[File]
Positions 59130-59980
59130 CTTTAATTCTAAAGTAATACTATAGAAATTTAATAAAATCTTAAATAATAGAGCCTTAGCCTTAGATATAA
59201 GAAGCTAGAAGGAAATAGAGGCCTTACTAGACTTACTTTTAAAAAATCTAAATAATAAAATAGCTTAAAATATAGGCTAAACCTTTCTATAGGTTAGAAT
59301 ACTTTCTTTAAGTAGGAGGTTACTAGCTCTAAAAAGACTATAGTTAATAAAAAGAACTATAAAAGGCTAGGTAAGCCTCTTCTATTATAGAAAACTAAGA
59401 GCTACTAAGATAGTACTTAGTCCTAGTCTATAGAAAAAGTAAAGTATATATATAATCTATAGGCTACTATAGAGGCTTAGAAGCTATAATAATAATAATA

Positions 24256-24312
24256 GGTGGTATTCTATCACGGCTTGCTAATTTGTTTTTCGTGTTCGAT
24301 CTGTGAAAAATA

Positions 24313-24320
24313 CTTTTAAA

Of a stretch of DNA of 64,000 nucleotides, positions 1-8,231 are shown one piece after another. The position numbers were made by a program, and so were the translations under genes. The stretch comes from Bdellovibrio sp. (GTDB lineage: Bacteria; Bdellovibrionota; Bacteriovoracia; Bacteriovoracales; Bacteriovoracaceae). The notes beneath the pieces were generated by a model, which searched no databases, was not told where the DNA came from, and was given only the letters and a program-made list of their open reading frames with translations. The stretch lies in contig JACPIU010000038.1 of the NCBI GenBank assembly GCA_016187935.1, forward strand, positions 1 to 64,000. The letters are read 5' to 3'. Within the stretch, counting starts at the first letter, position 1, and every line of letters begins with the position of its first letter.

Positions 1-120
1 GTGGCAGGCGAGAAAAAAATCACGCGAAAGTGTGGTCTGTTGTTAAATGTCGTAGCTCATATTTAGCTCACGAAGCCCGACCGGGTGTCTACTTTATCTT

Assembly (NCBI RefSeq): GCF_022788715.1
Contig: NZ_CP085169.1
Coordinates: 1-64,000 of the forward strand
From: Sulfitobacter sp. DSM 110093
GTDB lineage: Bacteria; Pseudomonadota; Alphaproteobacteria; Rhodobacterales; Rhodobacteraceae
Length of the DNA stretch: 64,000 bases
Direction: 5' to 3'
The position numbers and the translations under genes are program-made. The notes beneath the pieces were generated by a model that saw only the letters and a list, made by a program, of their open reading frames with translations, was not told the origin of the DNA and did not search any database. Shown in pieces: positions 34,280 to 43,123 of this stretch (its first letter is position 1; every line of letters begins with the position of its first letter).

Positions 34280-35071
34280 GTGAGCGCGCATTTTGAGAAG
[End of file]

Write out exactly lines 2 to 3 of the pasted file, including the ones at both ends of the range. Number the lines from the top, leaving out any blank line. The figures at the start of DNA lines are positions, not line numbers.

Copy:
59130 CTTTAATTCTAAAGTAATACTATAGAAATTTAATAAAATCTTAAATAATAGAGCCTTAGCCTTAGATATAA
59201 GAAGCTAGAAGGAAATAGAGGCCTTACTAGACTTACTTTTAAAAAATCTAAATAATAAAATAGCTTAAAATATAGGCTAAACCTTTCTATAGGTTAGAAT